General Summary: After her mom dies Taylor is sent off to live with her dad who’s a rock star who’s married to a Rachel Zoe wannabe and they have a kid who’s allergic to dairy and Taylor’s pretty much held up in hotels all summer. And yeah, that’s basically it.
I got this on a whim via Amazon. It was free and I was trying to get to sleep.
It did the trick.
This isn’t necessary a horrible book. Well, the first three fourths aren’t horrible. It’s just sort of meh.
You know what your’e getting. The unexpected Cinderella story that only illegitimate spawns of celebrities get to experience.
You know, somehow I don’t think that’s how it works. Having a celebrity dad who doesn’t acknowledge you all your life and then rushing to pick you up from Child Services just managing to get you out of there without any paperwork or having to get a lawyer involved….
Oh, wait, what did you say Stephenie Meyer…
Yeah, it’s fiction.
Logic aside though, this book was sort of mess for other reasons.
Like the fact that it has no plot. At first I thought cool, this story will be sort of like What a Girls Wants the father daughter relationship will be developed with a cute romance on the side. But nope, all we got was a start at these things then the dad acts like a complete tool (and yeah, he’s a complete tool, no explanation other than that) and the love interest is, well, remember Josh from The Princess Diaries, well, imagine him as your hero.
Yeah, I thought they were siblings even though it was reiterated throughout the book that they weren’t.
That’s sad people.
It’s still gross though mainly because of what her dad does with….
Not going to spoil it.
Really, the only likable adult character here was the Rachel Zoe stepmom and that’s kind of iffy at best since at one point she was characterized as being super nice and the next wow….super bitch.
But she honestly was the most stable influence that Taylor had in her life and that’s sort of sad.
What’s really sad is the fact that Taylor seems to except the fact that the instability from her mother and father is okay.
I really had issues with how Duffy whitewashed the mother’s abuse.
While it was true she didn’t hit her kid, her mother was a bad parent. I mean, seriously, she drained her kids college account for plastic surgery. And instead of trying to let her daughter have a relationship with her father, she essentially sabotaged it. And we’re told that’s okay? Great parenting?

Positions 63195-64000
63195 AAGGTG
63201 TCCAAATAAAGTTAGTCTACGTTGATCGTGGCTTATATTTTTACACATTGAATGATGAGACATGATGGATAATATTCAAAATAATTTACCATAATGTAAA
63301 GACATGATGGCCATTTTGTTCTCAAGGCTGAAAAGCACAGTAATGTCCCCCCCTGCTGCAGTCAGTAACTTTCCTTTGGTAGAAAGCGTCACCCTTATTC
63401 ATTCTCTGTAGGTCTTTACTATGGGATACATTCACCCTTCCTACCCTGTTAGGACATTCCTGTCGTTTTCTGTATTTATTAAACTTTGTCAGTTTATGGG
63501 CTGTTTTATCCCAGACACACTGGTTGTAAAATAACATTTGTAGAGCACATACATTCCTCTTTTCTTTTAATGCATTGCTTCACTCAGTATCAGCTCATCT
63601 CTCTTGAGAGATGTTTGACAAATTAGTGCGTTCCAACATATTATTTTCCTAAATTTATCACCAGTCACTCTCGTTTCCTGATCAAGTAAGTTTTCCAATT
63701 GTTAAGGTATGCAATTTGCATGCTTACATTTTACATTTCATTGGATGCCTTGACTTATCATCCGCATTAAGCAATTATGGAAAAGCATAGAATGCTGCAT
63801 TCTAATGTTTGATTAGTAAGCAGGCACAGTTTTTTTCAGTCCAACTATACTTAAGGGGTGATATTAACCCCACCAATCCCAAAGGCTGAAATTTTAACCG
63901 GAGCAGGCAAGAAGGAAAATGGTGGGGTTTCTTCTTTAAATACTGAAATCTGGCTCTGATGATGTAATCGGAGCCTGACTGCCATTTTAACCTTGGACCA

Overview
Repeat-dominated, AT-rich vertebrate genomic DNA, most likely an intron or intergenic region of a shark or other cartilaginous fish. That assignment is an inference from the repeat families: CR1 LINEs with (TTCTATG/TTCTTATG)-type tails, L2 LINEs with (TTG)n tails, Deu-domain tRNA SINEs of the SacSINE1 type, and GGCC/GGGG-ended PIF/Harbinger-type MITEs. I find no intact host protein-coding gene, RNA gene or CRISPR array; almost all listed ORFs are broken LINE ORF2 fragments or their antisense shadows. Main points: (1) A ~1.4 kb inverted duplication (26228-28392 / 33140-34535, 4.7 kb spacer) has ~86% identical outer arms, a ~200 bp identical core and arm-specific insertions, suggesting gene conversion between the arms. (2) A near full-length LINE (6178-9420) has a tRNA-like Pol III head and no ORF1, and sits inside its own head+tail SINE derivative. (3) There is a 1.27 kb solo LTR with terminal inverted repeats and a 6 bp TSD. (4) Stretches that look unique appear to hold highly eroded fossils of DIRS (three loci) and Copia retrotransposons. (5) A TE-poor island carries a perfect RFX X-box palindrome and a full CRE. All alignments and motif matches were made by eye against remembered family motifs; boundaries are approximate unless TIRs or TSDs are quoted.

Sure, I didn’t think Chase was that great of a parent either, though you’d think otherwise till the last fourth of the book. I really thought he was trying and then….
I’m sorry, I wasn’t expecting a cookie cutter ending. I get that families can be dysfunctional. I expect it. And I actually applaud Duffy for not ending everything tied up with a big bow. But (and this is a huge but) dysfunction shouldn’t be pimped. The parental figures weren’t good. In fact, they were pretty terrible and saying that the mother was mother of the year material after all that shit…well, it made a fairly mediocre rating go to the dogs.
Best Feature: Fluff Concept. I love books like this. The summary is perfect to read when you have insomnia and want something to get your mind off of a
Worst Feature: My Drunk Mother Who Stole All My College Tuition and Lied to my Face is Mother of the Year. Um, yeah. That’s pretty much the little life lesson we learn in this book. Let me be frank, I thought Taylor’s mom and her dad to a degree were abusive. Sure, they didn’t hit her, but they did neglect her. And her mother spent all of her college money on plastic surgery and keg parties. I’m sorry, but no. Just no. And why wasn’t her dad more involved? Couldn’t he like get the court involve and say she wasn’t using her support payments the way they should be. Ridiculous. Just ridiculous. And the big lightbulb moment at the end that the woman who died because she drank too much when she threw a party like she was Hugh Hefner or someone-minus the bunnies-was really a great mother because she kept Taylor away from her dad (who really isn’t that bad for a celebrity) just had me rolling my eyes. Taylor, your mom wasn’t a strong independent woman she was a selfish bitch.
Appropriateness: There’s teen drinking, drug use, an OD, dads sleeping around, and men over the age of thirty wearing leather pants. Pretty PG-13.
Blockbuster Worthy:Disney Channel maybe. It’s okay. But as far as girl finds out her dad is a famous rock star, I’d recommend My Double Life.
Taylor: I don’t know. Maybe Kelly Missal.
Overall Rating: Three out of ten. It was free, but I can see why it was free. It wasn’t a complete waste of time, it had its moments. But it’s one of those books I’m going to quickly forget.